Reviewed by Ning Wu
In his book Moyers on America, a collection of his essays and speeches from 1971 to 2003, Bill Moyers reflects on his personal life and his journalistic experiences in searching for the soul of democracy in America. With fewer than 200 pages, this book is filled with insightful, and philosophical yet entertaining personal stories, observations and thoughts from one of the most interesting journalists of our time. Readers from different points in the political spectrum might disagree with Moyers's observations and views on media, patriotism, and the state of democracy in America today. Nevertheless, they will enjoy his writing, which reads as if he were in your living room having a lively and delightful conversation with you - though one about some of the most serious topics in American political life.
For years now, Moyers has been taking every possible opportunity to assert that something is deeply wrong with politics today. "The soul of democracy has been dying, drowning in a rising tide of big money contributed by a narrow unrepresentative elite," he writes. To Moyers, the core of democracy is a government of, by, and for the people. He warns repeatedly that since 9/11 the Bush Administration has been exploiting the American public's trust in government, benefiting a corporate ruling class, and dismantling "every last brick of the social contract" established over the last century between the government and the governed.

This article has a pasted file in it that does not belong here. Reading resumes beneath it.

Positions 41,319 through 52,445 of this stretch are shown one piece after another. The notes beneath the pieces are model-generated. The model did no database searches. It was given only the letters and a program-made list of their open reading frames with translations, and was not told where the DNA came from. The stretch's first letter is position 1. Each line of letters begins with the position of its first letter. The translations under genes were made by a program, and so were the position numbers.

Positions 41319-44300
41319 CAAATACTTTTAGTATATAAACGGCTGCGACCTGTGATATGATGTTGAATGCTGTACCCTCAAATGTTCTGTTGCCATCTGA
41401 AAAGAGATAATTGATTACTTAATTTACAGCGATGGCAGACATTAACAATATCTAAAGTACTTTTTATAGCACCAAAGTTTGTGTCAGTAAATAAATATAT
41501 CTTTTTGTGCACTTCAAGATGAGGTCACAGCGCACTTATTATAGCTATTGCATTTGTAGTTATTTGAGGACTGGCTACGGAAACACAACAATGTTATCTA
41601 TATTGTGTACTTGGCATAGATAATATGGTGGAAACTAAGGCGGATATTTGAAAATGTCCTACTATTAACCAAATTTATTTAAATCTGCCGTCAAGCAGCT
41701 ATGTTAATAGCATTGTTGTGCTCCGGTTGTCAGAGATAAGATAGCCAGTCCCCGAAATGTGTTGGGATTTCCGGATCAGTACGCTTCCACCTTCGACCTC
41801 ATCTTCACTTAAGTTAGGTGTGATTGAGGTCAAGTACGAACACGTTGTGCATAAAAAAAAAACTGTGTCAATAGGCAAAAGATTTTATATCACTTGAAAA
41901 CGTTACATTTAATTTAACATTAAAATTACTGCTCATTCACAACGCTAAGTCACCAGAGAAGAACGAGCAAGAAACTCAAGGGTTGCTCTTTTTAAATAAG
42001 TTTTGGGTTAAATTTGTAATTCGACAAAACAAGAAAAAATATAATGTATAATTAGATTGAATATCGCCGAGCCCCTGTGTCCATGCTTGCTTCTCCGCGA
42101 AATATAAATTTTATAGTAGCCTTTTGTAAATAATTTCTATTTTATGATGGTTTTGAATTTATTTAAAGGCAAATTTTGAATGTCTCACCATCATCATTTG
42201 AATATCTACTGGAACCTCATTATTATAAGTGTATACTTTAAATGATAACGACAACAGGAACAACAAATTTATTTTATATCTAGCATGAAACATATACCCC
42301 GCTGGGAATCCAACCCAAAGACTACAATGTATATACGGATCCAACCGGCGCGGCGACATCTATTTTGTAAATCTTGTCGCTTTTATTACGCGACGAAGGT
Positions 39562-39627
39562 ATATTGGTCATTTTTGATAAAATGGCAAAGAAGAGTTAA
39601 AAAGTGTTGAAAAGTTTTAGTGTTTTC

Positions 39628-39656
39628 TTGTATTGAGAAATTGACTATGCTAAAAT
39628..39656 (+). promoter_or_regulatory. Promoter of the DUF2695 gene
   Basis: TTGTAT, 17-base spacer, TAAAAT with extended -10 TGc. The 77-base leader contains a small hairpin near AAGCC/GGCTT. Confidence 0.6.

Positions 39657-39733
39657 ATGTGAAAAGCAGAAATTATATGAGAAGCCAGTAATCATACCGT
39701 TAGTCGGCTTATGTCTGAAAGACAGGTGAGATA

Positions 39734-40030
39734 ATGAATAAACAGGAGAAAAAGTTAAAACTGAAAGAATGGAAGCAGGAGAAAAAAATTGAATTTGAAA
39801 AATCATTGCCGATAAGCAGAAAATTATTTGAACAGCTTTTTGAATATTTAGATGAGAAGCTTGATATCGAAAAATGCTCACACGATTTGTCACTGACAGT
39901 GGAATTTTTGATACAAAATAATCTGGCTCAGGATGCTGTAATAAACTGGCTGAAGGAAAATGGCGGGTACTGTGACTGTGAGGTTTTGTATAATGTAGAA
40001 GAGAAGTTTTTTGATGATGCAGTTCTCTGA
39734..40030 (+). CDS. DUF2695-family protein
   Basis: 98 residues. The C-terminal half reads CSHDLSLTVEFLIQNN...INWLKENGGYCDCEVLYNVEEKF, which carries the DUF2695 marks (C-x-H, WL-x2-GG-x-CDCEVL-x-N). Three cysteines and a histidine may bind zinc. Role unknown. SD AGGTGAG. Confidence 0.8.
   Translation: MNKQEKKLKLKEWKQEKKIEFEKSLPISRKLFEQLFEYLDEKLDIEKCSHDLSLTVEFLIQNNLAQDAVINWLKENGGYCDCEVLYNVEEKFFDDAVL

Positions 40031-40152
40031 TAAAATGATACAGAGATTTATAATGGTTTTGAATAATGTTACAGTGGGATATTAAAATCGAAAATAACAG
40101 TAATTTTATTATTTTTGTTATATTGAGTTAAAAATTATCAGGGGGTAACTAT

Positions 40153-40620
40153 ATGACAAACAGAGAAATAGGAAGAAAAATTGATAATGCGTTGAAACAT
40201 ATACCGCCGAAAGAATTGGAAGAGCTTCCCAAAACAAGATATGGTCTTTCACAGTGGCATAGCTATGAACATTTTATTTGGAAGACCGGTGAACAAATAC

Tracing back the progressive movement in American government, which began with Teddy Roosevelt in the late 19th century and peaked in the last third of the 20th century with Lyndon Johnson, Moyers reminisces about the progressive times, and reminds us that although they weren't perfect, they made progress towards a common good: "Its aim was to keep blood pumping through the veins of democracy, " says Moyers. Government played an active role by implementing the idea that people had a right to a government that best promoted their 'safety and happiness'. But today, the Bush administration wants to roll back all the progress that the progressive movement made, and strip government of any functions except those that reward the administration's rich and privileged benefactors. "They filled the bathtub with so much debt that it floods the house, waterlogs the economy and washes away services that for decades have lifted millions of Americans out of destitution and into the middle class," writes Moyers. "And what happens once the public's property has been flooded? Privatize it. Sell it at a discounted rate to their corporate cronies." The Bush administration, in Moyers's view, is pursuing the most radical and homicidal policies, while the media "with occasional exceptions, remain indifferent and silent".